People know calcium builds strong bones and teeth in hoomans. Did you know calcium is the most prevalent mineral in the hooman body? Calcium also supports the muscle and vascular systems. While many people pour themselves a glass of (plant-based) milk to ensure they get enough calcium, it's not that easy for chickens. In today's blog, we're going to address what's the deal with calcium and why egg chickens need it.
Why do Chickens Need Calcium?
The biggest reason chickens and calcium go together is eggshell quality. If your laying hens aren't getting enough calcium, they can produce eggs with weak or irregular shells. You may even see shell-less eggs!
Each eggshell contains 95% calcium carbonate. Chickens need to eat 20 times more calcium stored in their bodies to produce hard eggshells.
Calcium is also vital to osteoporosis prevention in chickens. Obviously, if your flock's bones are weak, they won't be able to stand, causing injury.
Can chickens have calcium? The answer is yes, but they have different calcium requirements for different life stages.
Chicks under 18 weeks don't need extra calcium. They get all the calcium they need in their feed. Giving young chickens more calcium than their fluffy bodies can absorb causes kidney damage and decreases their lifespan.
Young adult laying hens, called pullets, need less calcium than fully grown adults. Pullets require 2.75 grams daily. Adult laying hens, older than one year, need 4-5 grams of calcium daily. Correct calcium levels in hens mean they doesn't have to deplete their bones of calcium to make eggshells.
How Can Chickens Get Calcium?
Adult layer feed contains all the calcium and nutrients needed for hard eggshells. However, chickens create a lot of wasted feed and may not belong to the clean plate club. Additionally, if your chickens are free-range or get extra whole grains, their diet doesn't provide complete nutrition. To ensure correct calcium levels, supplements are necessary.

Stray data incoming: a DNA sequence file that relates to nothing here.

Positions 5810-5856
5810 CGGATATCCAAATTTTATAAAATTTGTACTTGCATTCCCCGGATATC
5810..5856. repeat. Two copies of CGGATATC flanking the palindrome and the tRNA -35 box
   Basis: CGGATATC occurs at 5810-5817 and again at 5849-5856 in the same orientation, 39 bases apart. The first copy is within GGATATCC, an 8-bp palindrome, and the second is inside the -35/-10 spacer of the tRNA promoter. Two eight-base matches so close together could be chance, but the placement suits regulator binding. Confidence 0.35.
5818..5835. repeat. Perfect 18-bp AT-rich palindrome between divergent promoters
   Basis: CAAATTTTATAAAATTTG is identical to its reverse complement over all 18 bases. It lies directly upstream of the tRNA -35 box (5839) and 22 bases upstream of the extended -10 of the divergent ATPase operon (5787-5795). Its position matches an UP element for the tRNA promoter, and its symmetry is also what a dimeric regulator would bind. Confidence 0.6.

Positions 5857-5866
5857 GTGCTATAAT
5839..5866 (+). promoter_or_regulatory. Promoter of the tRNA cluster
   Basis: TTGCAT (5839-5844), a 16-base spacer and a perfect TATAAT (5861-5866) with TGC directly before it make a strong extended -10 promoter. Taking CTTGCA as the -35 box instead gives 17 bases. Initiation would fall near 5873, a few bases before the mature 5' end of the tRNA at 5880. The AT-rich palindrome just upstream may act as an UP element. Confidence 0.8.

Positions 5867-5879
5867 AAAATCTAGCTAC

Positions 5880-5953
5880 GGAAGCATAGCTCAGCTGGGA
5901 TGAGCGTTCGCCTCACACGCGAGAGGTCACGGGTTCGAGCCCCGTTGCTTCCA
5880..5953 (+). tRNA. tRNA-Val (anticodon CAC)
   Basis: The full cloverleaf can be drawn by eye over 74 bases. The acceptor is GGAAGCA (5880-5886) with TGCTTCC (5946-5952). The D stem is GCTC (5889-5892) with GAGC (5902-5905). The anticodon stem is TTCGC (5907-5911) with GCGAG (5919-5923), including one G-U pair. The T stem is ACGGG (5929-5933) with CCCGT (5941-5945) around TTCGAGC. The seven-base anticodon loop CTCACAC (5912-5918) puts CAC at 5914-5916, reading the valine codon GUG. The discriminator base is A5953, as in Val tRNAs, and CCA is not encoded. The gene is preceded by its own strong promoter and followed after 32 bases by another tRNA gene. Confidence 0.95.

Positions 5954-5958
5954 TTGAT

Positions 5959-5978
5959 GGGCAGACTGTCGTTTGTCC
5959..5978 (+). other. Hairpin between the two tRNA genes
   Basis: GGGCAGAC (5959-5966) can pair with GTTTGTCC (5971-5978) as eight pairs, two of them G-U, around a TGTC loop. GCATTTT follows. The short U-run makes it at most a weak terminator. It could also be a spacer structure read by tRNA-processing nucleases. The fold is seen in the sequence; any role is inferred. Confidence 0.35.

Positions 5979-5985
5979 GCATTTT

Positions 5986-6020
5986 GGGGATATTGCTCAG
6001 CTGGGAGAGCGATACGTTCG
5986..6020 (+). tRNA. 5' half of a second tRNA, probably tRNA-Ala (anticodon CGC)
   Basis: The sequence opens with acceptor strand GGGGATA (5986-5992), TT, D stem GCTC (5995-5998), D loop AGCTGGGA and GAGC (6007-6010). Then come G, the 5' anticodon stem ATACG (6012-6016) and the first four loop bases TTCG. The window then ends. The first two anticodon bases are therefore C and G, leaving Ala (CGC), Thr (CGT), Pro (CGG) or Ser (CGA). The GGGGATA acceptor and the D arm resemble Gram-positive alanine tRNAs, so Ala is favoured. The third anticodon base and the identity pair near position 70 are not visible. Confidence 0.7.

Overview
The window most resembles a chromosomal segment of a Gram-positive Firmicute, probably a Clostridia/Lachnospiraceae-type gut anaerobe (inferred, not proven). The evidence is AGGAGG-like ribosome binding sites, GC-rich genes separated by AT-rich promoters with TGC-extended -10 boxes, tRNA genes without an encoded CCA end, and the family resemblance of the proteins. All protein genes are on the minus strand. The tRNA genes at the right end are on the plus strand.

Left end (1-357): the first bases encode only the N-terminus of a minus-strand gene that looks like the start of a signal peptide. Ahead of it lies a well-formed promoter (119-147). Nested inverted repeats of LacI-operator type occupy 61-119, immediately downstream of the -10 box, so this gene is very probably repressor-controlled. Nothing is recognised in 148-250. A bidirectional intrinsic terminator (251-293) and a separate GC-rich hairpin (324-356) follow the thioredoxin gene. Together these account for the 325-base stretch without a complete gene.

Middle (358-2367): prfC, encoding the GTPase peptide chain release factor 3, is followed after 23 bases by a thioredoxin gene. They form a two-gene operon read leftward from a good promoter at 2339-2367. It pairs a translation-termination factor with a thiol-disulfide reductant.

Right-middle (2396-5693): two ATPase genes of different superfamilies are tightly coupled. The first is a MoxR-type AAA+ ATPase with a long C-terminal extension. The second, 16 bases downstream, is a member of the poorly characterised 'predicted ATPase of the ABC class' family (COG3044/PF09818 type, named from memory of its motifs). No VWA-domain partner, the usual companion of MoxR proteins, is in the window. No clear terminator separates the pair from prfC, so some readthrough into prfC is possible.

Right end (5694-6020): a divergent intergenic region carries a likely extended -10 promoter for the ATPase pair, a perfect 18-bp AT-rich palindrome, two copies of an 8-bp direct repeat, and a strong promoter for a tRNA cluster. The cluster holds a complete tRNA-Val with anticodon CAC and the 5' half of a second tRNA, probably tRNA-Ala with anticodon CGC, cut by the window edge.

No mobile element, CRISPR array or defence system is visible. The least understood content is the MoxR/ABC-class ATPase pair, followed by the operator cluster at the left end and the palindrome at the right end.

A quick note here: pay attention to the calcium to phosphorus ratio in your flock's diet and supplements. Calcium and phosphorus amounts need to be balanced to prevent shell issues.
Types of Calcium Supplements
There are two kinds of calcium supplements that chickens prefer: oyster shell and fine granular limestone. Both are easy to feed and will keep your chickens healthy. When providing calcium to your chickens, make sure you keep it separate from their feed. If you add it to their feed, this will increase the amount of feed and supplement waste. Chickens will throw out the supplement while searching for the feed they want.
Calcium carbonate is the third kind of supplement; however, it's not as pleasing to the chicken palate. It can also cause a drop in the amount of feed consumed.
Chickens intuitively know when they need more calcium. By providing calcium supplements in a separate, dedicated feeder, they can help themselves.
Why Oyster Shell, Specifically?
Crushed oyster shells are the most common calcium supplement for chickens. The calcium in oyster shell is digested at a different rate than that found in their feed, so they have some extra during those night hours when they are creating shells. Finally, it's inexpensive, and chickens love it! Therefore, we carry oyster shell for chickens in our full chicken product line.
P.S. Be sure to keep the feeder with the oyster shell in a dry place. If oyster shell gets wet, it clumps.
What Kinds of Calcium are Bad?
- Eggshells: We're all for recycling, but this is one method we don't endorse. We've all been taught not to eat raw eggs. Raw eggs contain salmonella. Chickens can catch salmonella from raw egg remnants on the shells. In turn, the salmonella is passed to hoomans when they eat the eggs. Also, you don't want to teach your flock to eat their own eggs.
- Dolomite limestone: Dolomite contains 10% magnesium. The magnesium competes with the calcium for absorption, leading to calcium deficiency.
Too Much Calcium is Bad Too...
As we stated earlier, calcium and phosphorus amounts need balance for shell issues prevention. If your chicken has too much calcium, like all vitamins and nutrients, the excess is released in urine. Additionally, calcium excretion causes phosphorus deficiency. The phosphorous deficiency can manifest in up to three ways:
- Eggshell issues: eggs with sharp ends, pimply eggshells, or soft or no-shell eggs.
- Reduced egg production
- Reduced feed consumption
Excess calcium in a chicken's system can lead to extra uric acid in the kidneys, causing blockages. Additionally, too much calcium causes soft bones, more commonly known as rickets.
Well, there you have it… now you know what's the deal with calcium. What kind of success have you had with chickens and calcium? Please share with us on our socials or send us an email at firstname.lastname@example.org.